A Tankard of Moose Urine
There are generally two kinds of bars in fictionland: those where they serve beer that is the nectar of the gods, and those where the product going into the user's mouth tastes about the same as the stuff that comes out of it later that night. This trope is the latter. Often the mark of a Bad Guy Bar.
Do not expect this to keep the patrons from swilling the stuff anyway, or from handing you your hindquarters if you ever discuss this trope in the bar.
Unfortunately, Truth in Television.
- Black Lagoon has this in the first episode with Revy calling Rock's beer piss (which leads to a Bacardi drinking contest).
- This gem from Jonah Hex #53 (original series) -- and at no point during this monologue does Jonah stop drinking:
Jonah: Ugghh! Thet rotgut shore do taste nasty! Smells nasty! Tastes nasty! Got an aroma just like kerosene! A man'd have tuh be near halfway crazy tuh drink this stuff!
- In the first bar scene from Akira, the bartender yells at Yamagata, who has come to pick up his friend and leader Kaneda, to buy something for once, since "this ain't a hangout for damned street-gangs!" Yamagata's response: "Yeah, right! And drink your dog piss?"
- As part of the Training Montage in Beerfest, the protagonists decide to try desensitizing their taste buds with actual animal urine.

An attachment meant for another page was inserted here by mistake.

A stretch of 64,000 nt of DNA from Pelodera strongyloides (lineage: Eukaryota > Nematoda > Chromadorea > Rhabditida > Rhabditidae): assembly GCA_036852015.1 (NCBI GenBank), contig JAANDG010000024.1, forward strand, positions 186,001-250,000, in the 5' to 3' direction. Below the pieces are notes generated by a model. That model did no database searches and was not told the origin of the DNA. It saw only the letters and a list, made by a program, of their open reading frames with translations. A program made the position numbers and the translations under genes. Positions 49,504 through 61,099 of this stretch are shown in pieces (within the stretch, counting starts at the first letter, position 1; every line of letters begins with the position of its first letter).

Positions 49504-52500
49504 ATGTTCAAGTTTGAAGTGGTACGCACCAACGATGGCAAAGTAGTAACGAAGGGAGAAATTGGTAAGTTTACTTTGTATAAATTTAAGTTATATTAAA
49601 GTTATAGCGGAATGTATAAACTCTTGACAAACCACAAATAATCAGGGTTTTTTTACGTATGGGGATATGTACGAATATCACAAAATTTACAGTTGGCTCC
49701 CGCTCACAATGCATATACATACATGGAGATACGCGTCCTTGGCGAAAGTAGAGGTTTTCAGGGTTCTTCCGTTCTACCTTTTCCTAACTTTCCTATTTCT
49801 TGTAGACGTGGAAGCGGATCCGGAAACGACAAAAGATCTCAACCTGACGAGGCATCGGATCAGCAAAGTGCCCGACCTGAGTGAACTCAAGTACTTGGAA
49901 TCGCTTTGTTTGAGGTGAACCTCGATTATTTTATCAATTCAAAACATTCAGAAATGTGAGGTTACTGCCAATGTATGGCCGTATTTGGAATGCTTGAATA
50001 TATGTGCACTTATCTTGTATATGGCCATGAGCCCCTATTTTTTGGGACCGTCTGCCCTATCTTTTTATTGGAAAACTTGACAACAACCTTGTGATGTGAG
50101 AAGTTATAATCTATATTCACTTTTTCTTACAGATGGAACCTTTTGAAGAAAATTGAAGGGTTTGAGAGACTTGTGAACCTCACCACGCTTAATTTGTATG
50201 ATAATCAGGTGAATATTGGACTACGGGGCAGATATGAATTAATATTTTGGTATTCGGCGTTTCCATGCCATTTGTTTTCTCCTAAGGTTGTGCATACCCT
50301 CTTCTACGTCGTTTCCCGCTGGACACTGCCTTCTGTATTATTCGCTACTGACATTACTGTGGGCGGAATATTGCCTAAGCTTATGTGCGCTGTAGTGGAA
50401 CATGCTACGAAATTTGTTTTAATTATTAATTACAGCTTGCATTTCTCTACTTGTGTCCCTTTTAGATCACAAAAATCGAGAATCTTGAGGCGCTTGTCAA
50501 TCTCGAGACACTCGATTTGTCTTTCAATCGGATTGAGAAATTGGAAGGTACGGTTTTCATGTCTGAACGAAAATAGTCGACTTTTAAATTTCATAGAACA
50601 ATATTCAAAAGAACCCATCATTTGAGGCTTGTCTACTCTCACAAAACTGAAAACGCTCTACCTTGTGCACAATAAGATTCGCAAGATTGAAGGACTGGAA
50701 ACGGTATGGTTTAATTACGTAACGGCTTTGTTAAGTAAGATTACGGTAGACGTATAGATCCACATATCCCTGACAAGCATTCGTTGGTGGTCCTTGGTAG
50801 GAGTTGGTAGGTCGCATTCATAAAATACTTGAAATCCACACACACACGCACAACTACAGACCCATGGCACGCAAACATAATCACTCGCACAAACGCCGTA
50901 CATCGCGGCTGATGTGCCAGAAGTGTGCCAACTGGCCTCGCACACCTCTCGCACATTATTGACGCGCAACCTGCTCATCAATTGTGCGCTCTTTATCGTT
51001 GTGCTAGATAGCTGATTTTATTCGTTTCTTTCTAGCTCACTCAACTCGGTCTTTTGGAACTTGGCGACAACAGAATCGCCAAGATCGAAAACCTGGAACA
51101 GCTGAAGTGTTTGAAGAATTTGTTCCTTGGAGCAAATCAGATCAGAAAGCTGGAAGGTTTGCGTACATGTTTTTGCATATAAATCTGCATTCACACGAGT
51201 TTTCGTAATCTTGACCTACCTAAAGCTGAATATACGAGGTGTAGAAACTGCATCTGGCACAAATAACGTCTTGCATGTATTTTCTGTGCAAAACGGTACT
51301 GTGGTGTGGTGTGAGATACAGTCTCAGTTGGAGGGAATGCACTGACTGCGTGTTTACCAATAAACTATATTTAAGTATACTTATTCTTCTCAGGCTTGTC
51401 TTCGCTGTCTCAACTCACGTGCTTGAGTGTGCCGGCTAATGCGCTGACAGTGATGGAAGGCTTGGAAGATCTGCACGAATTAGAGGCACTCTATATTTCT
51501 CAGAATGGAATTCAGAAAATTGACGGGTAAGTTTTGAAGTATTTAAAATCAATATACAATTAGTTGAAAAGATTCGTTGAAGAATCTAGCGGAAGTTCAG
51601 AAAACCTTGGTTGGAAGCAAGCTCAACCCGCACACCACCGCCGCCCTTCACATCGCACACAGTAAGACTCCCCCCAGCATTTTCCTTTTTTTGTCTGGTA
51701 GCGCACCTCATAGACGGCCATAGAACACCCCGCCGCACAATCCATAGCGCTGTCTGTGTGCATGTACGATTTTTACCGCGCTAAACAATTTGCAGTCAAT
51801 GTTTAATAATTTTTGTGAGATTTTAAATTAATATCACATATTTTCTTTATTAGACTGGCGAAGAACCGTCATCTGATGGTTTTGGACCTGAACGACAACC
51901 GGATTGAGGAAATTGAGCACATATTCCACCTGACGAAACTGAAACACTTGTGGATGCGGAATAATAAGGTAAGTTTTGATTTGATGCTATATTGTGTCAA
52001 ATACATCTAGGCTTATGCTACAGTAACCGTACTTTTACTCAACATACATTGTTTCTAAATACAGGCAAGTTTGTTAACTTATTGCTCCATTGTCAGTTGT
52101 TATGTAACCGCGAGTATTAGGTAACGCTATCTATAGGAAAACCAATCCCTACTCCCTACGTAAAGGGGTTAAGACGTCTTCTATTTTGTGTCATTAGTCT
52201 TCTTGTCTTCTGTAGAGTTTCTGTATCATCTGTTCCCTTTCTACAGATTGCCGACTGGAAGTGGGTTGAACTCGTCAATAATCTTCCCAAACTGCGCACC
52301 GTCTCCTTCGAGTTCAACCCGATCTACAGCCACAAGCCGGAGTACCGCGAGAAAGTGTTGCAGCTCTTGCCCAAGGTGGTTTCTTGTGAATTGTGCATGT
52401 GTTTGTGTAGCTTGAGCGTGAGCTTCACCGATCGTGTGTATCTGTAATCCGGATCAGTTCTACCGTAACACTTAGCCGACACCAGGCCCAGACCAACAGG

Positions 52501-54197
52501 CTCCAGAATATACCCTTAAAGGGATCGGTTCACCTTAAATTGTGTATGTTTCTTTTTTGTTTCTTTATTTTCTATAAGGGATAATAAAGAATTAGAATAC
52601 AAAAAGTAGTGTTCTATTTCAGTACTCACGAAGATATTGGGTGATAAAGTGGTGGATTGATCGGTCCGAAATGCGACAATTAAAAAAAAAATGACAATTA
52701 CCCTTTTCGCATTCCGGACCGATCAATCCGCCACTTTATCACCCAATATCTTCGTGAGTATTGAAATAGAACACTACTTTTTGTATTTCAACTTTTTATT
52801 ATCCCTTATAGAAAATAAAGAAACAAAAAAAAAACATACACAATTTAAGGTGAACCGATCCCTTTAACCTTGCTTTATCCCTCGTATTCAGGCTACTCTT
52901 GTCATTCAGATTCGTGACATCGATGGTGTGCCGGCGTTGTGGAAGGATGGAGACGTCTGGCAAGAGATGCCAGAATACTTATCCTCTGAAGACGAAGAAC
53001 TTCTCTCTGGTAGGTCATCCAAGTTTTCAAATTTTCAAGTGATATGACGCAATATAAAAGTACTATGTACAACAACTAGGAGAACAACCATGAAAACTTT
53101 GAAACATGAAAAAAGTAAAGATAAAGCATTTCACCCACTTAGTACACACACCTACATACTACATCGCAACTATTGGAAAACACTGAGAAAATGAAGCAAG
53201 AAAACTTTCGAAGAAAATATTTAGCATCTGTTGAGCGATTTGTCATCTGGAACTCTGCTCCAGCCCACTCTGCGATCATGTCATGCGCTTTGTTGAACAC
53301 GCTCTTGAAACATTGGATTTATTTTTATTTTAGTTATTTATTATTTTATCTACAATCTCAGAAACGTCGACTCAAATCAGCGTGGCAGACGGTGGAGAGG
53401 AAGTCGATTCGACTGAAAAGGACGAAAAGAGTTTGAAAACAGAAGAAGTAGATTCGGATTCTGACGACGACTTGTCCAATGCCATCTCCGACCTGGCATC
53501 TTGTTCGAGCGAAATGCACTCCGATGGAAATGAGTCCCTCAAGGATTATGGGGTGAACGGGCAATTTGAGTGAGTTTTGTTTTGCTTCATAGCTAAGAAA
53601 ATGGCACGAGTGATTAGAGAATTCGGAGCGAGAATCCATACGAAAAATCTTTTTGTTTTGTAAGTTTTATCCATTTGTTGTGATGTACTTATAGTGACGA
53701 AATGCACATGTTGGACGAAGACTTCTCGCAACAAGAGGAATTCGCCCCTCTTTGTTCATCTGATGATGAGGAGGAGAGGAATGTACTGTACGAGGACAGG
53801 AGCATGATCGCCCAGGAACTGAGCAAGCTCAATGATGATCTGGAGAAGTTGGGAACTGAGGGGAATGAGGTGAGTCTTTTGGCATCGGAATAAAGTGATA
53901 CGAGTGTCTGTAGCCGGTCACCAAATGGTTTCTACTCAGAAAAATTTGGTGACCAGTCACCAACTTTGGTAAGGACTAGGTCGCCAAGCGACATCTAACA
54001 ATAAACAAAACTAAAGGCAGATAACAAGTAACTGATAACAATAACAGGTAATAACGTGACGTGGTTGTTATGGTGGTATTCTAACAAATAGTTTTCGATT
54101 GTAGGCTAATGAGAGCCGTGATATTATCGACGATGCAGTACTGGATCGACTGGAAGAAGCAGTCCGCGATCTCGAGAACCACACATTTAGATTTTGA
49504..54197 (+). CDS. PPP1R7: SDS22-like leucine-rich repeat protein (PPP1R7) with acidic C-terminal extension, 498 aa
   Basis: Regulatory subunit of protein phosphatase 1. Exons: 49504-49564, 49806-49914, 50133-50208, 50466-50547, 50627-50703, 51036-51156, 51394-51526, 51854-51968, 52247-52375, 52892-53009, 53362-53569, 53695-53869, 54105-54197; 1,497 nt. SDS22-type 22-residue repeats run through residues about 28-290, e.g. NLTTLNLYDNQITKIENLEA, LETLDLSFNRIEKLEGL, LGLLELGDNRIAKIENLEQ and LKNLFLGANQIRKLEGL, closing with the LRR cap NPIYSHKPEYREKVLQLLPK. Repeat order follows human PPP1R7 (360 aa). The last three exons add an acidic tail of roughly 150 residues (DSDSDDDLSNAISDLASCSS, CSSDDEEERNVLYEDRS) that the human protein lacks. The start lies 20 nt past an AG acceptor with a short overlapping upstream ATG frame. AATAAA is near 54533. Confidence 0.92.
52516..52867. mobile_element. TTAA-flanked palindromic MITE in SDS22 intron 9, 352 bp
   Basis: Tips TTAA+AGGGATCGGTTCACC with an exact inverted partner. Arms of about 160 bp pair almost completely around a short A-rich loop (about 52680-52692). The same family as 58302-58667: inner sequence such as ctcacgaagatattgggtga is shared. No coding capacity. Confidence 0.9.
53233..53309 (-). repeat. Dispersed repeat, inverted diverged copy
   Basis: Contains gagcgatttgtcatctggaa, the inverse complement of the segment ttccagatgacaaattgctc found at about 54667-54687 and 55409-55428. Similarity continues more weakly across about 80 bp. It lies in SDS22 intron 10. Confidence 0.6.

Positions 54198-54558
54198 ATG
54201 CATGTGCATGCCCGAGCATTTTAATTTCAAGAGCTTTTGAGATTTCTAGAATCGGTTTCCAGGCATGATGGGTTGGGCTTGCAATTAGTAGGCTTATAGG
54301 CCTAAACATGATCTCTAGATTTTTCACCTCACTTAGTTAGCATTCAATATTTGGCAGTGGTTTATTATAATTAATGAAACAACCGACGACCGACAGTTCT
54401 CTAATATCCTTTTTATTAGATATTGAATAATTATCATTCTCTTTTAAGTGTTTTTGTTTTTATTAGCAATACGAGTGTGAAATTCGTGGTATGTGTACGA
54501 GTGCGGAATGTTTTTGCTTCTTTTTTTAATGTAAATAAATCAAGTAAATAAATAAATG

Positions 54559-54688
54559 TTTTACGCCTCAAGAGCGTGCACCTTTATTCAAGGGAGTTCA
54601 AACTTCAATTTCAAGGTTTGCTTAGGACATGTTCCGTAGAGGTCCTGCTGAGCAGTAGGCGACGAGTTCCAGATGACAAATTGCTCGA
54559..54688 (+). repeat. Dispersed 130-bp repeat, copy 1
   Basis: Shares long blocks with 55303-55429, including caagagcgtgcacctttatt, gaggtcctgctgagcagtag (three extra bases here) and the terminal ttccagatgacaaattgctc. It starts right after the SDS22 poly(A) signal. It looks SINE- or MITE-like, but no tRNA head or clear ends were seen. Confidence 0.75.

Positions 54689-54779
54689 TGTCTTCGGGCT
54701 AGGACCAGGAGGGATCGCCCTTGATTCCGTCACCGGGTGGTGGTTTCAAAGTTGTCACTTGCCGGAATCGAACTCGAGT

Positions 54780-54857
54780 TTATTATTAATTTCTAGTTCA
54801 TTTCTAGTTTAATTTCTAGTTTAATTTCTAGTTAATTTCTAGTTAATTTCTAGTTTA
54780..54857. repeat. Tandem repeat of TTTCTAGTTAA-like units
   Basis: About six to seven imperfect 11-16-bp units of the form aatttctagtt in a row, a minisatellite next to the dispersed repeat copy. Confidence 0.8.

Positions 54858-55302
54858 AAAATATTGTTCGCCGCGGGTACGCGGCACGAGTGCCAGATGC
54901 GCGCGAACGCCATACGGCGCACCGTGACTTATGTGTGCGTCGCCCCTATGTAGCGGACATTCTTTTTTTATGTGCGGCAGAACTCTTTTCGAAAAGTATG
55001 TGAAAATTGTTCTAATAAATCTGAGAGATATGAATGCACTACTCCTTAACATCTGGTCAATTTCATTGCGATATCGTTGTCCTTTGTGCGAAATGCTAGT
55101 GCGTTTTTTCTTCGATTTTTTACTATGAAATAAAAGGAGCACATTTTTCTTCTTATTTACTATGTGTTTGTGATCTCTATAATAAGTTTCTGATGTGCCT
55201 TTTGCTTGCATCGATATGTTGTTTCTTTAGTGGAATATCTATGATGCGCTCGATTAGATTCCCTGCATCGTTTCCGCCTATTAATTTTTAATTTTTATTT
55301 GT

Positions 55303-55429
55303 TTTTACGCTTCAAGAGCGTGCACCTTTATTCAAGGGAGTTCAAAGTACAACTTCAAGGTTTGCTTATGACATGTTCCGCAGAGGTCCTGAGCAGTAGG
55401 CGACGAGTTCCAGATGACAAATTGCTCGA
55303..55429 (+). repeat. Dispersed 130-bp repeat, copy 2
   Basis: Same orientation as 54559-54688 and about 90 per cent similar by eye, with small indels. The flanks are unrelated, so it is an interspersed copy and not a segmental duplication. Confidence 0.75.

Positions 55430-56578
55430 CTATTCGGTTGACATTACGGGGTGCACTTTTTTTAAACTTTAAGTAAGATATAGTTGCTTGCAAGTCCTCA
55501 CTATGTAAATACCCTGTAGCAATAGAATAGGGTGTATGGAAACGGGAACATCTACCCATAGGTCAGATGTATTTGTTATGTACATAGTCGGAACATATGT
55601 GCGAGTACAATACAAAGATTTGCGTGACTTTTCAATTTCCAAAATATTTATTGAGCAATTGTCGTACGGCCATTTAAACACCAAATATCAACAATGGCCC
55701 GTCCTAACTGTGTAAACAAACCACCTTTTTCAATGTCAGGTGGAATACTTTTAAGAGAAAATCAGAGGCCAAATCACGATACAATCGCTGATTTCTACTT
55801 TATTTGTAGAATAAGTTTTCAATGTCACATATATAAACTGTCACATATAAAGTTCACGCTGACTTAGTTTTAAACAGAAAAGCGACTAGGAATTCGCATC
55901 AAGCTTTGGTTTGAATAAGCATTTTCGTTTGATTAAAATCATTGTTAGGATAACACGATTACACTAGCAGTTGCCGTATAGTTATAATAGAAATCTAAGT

- In the movie Desperado, the small corner bar in a little Mexican town has notoriously bad beer, likened to piss. Chances are the bartender and his associates have deliberately made the beer as bad as possible, to keep casual customers away—the bar is actually a front for illegal operations.
Girl: And your beer tastes like piss.
Bartender: Yeah, we know!
Tavo: 'Cause we piss in it!
Bartender: And that's not all...
- This is the case with some of the beers found in the taverns of the world of Lone Wolf.
- In The Jungle of Horrors, if you take the river barge path, Paido spitting out "Ferina Nog" and calling it "bilge juice" almost starts a bar brawl. Of course, it's still much safer than drinking Bor Brew ale.
- In the first book of the New Order series, some ale is described as having "a peculiar smell that makes you think of greasy animal hides."
- A common issue in bars on the Discworld.
- Monstrous Regiment has Igor describe the beer in one pub as "horse piss" (and Igor would know, having really drunk it before). When the barman threatens them Maladict intimidates him into providing the soldiers with a better quality beer (including the line "I do not drink... horse piss." ) Igor's response:
Igor: I'll thtick with the horthe pith if it'th all the thame to you... Look, I never thaid I didn't like it. Thame again?"
- The landlord of the Fiddler's Riddle in Equal Rites "sold only beer, which his customers claimed he got out of cats."
- Likewise the customers of the Mended Drum are of the opinion you don't buy the beer there, you rent it for a couple of hours.